TWEETING AND DRIVING IS A DEADLY MIXTURE

We all know how dangerous using a cell phone while driving is. Not only is the offending driver at risk of getting themselves into an accident, but also causing an accident. How many times have you been behind someone waiting on a green light while texting away. How about the moron driving 40 miles an hour on the freeway while gabbing away on their phone? Well, add social media interaction to the list of idiotic driving actions.

According to the National Highway Traffic Safety Administration. (NHTSA), seven out of 10 drivers admit they engage in smartphone activities while driving. Texting and emailing are still the most prevalent. But other smartphone activity use behind the wheel is now common. Among social platforms, Facebook tops the list, with more than a quarter of those polled using the app while driving. About one in seven drivers said they’re on Twitter while behind the wheel.

“Distracted driving is a completely preventable cause of death or injury on our roadways. We believe education can be as important as enforcement in addressing this problem, which is why we are pleased to have our traffic safety partners and other law enforcement agencies working with us,” CHP Commissioner Joe Farrow said.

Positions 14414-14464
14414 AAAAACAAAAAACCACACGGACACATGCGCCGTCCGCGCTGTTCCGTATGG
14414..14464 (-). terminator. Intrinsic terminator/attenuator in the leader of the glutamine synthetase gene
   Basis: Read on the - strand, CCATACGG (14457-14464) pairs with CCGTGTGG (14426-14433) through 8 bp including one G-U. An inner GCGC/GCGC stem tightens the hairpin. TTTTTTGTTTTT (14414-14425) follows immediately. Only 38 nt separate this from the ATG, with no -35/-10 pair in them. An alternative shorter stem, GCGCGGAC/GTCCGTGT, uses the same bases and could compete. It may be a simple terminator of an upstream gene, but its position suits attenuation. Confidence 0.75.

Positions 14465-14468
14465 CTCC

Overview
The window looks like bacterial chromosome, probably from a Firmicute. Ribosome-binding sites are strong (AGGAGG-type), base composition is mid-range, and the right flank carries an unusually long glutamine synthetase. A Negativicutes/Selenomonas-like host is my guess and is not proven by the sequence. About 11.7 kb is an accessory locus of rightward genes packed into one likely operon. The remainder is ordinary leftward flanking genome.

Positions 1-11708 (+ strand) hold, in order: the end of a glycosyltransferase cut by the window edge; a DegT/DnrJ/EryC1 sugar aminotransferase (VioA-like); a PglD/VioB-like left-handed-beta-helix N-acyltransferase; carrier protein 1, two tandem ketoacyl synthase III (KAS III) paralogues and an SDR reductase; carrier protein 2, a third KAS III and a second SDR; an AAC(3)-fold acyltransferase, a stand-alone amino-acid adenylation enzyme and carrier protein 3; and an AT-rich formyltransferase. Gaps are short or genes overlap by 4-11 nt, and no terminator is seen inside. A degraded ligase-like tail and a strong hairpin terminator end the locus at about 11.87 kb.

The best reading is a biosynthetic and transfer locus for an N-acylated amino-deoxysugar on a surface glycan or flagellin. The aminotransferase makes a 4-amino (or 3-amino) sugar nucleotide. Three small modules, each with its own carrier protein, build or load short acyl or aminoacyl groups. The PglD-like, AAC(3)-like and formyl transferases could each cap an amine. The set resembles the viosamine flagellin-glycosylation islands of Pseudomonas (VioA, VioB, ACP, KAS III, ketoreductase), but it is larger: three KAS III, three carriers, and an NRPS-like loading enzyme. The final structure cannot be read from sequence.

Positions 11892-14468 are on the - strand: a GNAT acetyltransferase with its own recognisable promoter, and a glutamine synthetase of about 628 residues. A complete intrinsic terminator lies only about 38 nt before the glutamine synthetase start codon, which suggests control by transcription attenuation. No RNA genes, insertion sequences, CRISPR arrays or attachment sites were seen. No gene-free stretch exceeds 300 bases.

To raise awareness about unsafe behavior, numerous safety agencies have joined forces to designate April as Distracted Driving Awareness Month. In 2014, 3,179 people were killed and an additional 431,000 were injured in collisions involving distracted drivers in all 50 states, the District of Columbia, and Puerto Rico. That same year, inattention collisions resulted in the death of 104 people and the injury of 11,436 others in California.

Do you think hands-free mode is safer? The available research indicates that whether it is a hands-free or hand-held device, the cognitive distraction is significant enough to degrade a driver’s performance. The driver is more likely to miss key visual and audio cues needed to avoid a crash. For more resources, visit the NHTSA’s website www.Distraction.gov.